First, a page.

Seed germination article out

My short seed germination article came out in the most recent issue of HortScience!

Zlesak, D.C., The effects of short-term drying on seed germination in Rosa, HortScience


I compared keeping seeds moist after being removed from hips with allowing them to air dry for 4 days before submerging seeds of both treatments in water for 24 hours, stratifying them, and then following germination weekly over a few months. For some parents, short-term dring versus continual moisture didn’t make a difference, but for some like R. rugosa and R. rubiginosa short term drying reduced germination significantly. So, the take home message is if you do not need to dry seeds for storage or logistic reasons it may be better not to because of a chance of reducing subsequent germination. Some breeders harvest seeds and gather them them in envelopes allowing them to airdry until the whole family is harvested and ready to be bulked together for stratification.



Thank you David,

I often asked me this question about drying the seed or not. Thank you for this information. Very helpful.

I wonder if the results would of been the same with a 2 day soak.

Interesting. I did have a few batches I let dry out this year. We’ll see how they germinate.

One other thing I have to report. This week I have had 4 germinations from seeds that I have been pre-stratifying at room temperature (which I hadn’t done in the past). 3 of the 4 have had had 3 day bromelain soaks and then 1 day in H2O2. I usually only do a 1 day soak in bromelain, but I thought I’d try longer. The germinations are from:

Fabulous! x Betty Boop

Fabulous! x Miami Moon (at least it looks like MM)

Miami Moon (?) x OP

Love Me Tender x OP

Fabulous! is a wonderful germinator and the seedlings are very mildew resistant, however most of the seedlings I had from it did not make it thru our intense summer heat this year. I’ll try again with it. A lot of other seedlings from other mothers also succumbed. Maybe it was just a bad batch of soil.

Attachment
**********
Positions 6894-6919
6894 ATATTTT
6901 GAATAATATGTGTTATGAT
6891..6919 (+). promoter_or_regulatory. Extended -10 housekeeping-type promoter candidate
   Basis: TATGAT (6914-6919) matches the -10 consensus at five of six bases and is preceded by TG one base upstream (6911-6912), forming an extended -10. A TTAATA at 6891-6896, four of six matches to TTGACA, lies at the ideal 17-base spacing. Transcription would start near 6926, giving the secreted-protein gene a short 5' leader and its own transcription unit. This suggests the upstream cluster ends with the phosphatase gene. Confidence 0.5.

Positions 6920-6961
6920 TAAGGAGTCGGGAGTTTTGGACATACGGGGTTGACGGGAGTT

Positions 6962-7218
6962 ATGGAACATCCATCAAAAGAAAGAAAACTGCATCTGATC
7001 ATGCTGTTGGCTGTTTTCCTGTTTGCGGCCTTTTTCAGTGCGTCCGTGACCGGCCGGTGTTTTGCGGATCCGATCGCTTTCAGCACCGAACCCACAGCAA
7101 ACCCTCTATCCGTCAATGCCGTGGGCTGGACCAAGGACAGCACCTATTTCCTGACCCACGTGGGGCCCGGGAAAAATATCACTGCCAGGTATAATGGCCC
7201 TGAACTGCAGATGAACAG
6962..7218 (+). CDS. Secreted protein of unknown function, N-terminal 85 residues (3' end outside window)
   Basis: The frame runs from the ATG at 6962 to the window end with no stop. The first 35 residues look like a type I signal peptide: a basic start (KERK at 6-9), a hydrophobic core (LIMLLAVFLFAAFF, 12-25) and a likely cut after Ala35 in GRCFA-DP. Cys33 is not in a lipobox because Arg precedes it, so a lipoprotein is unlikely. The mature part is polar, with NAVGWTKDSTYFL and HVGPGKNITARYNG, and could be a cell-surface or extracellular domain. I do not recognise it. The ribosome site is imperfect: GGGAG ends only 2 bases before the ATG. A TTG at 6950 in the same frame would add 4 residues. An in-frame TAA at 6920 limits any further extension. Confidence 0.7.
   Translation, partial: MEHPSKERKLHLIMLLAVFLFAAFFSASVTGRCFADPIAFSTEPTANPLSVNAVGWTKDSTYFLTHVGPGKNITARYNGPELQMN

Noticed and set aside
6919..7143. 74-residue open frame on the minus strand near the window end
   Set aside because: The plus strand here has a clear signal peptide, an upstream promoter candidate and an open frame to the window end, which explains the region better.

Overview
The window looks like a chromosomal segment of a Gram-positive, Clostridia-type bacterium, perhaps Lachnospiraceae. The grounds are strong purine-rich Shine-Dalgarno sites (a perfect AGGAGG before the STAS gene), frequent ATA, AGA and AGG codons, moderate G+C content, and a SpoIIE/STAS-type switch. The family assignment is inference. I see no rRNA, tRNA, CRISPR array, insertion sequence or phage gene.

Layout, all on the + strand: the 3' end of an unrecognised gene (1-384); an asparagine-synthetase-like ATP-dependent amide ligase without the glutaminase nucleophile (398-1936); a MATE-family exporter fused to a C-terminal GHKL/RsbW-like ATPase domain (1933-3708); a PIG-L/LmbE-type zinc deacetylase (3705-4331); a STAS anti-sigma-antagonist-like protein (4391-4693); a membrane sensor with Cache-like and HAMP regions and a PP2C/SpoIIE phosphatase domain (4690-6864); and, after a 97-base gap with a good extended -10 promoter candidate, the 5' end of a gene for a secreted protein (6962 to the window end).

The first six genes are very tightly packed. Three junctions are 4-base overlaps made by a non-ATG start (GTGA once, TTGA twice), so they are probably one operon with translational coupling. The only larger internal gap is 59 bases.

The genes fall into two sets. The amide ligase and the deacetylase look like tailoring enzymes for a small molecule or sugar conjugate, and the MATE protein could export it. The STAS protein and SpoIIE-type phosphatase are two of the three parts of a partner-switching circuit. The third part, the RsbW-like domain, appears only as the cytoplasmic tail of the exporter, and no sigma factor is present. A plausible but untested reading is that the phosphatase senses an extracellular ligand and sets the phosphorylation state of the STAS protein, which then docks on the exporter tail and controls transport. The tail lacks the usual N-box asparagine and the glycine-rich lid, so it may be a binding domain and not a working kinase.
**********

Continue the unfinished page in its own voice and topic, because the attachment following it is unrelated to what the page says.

David, thanks for sharing the article. One year I put seeds shelled from hips directly into ziplock bags without the moistened paper towels and noted a drastic reduction in germination as compared to other seeds treated by the standard method. Your paper confirms that observation.

I wish there were such a thing as a germination promoter that worked with all rose varieties. Wouldn’t that be nice?!

Jim Sproul

Congratulations on your article being published.

I have always been a seed saver, though roses only the last few years and have always allowed the hip/pod/fruit etc. to dry out completely then harvest the seeds and store them in paper envelopes for approximately 4 months. I then place them in the frig for 6 weeks in February take them out and soak them in water for 24 hours and plant under lights indoors.

My best germinators are the R. Rugosas which grow wild here in Maine.

Do you take the seed out of the still moist hip onto a wet papertowel into a plastic bag and into the frig immediately? Is mold a problem? How long are they in the refrigerator?

My questions probably have something to do with the long winters here, therefore long storage solutions. Thanks, Lori

Hi Lori. Good questions. With the rugosas I still got germination after drying, although significantly less. If you are satisfied with your germination % drying is fine. Anyway, what I did was what you described- seeds extracted from fresh hips and staight to moist paper towel. I stratified for 12 weeks in the fridge, even though that was longer than most of the roses I was working with really needed. I have long winters here in MN and the 12 weeks is what I typically do for everything so they don’t come up too early and my plant stands get too crowded with larger seedlings by spring. I have had a lot of mold problems with paper towels and difficulty separating roots growing within the towels. I’ve been happy with moist peat. There is less mold problems and then I can remove and pot them up from the baggies more easily. I have so many different crosses and such I just check the baggies weekly and pot what’s ready rather than take all the seed lots and plant them into separate pots and transplant from those pots later.

Take Care,


Thanks David. It’s been a great “hip” year and I think I’ll try some your way. I like that they are stored for 12 weeks. I’ve also had some luck with direct planting in the spring in a raised bed. My non-rugosas I have no luck with so I definitely need to try something different. Lori

at what conc. h2o2 becomes toxic to seedlings